June 2012

Send in the Clones

By: Christopher Sawyer


New planting of the Old Wente clone at Sangiacomo family’s Kiser Vineyard in Carneros.

Chardonnay fans unite! Each year, an abundance of birthdays and anniversaries are celebrated in the wine industry. Many of these events are retrospective tastings or festive occasions highlighting the achievements of a winery or a particular winemaker over a series of decades. But very rarely does a specific year represent the symbolic anniversary of a special clone that helped lift the Chardonnay grape variety to star-status over the past one hundred years of cultivation in the New World.

It’s a remarkable tale that began at Wente Vineyards, a prestigious winery founded in 1883 by Carl H. Wente in the Livermore Valley.  At the turn of the last century, the two main white grape varieties planted in the region were Sauvignon Blanc and Semillon; so while attending University of California Davis in 1912, second-generation family member Ernest Wente began researching the background of Chardonnay, a unique white grape variety made famous in the Burgundy region of France.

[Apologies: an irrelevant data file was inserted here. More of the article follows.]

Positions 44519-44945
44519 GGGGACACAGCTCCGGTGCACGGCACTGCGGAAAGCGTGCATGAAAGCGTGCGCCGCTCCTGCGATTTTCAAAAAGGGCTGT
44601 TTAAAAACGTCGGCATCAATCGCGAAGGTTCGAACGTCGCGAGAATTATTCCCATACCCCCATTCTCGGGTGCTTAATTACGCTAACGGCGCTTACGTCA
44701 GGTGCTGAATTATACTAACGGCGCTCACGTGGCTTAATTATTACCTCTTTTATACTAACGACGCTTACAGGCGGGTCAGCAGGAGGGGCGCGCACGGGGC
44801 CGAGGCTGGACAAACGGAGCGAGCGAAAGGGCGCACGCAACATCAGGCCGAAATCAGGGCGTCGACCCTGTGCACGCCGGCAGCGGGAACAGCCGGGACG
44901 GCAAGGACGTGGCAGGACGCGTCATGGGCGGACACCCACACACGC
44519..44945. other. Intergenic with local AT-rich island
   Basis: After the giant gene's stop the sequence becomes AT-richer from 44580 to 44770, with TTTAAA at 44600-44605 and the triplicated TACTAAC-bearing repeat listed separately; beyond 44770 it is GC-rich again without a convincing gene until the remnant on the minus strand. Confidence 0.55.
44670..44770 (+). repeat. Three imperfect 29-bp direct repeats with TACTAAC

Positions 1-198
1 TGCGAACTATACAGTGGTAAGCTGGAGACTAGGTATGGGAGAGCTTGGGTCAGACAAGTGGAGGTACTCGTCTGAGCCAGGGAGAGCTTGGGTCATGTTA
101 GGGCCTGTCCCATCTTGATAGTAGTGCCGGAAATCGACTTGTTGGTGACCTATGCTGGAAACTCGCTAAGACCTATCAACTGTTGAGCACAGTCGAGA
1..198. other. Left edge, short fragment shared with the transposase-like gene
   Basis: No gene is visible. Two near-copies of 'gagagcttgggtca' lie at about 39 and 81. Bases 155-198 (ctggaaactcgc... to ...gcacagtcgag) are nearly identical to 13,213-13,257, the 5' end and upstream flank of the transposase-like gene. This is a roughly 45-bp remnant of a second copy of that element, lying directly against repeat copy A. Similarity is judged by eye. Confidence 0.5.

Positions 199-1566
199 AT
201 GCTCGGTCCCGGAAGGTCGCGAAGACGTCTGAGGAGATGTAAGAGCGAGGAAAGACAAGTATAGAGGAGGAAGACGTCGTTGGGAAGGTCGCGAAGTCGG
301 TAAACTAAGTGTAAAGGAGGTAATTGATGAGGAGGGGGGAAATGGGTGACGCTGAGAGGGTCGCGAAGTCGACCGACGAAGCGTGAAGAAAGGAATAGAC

Viticulturalist Rob Sorenson plays a very important role in cultivating the Wente clone at the Wente estate.
After learning about the qualities of the variety, Wente worked with his family and Leon Bonnet of U.C. Davis to import cuttings of Chardonnay from the vine nursery at the University of Montpellier in France. Around the same time, he also sourced budwood from Gier Vineyard in Pleasanton, CA. After decades of experimentation, the two sources formed the basis of what is now called the “Wente” clone of Chardonnay. 1

With fruit from the 1936 vintage, Ernest and his brother Herman Wente went on to release the nation’s first bottling with the varietal name Chardonnay printed on the label. In the 1940s and 1950s, the Wente clone was planted by other influential California wineries, including Stony Hill, Louis Martini and Hanzell. At the Martini family’s Stanly Lane vineyard in Carneros, Dr. Harold Olmo and other staff members at U.C. Davis ran special trials to separate variations of the clone.2 Some of the popular clonal selections planted in Napa Valley and Sonoma County were the main components used to make the Chateau Montelena 1973 Chardonnay, the wine that triumphed over France’s most prestigious whites at the famous “Judgment of Paris” tasting in 1976.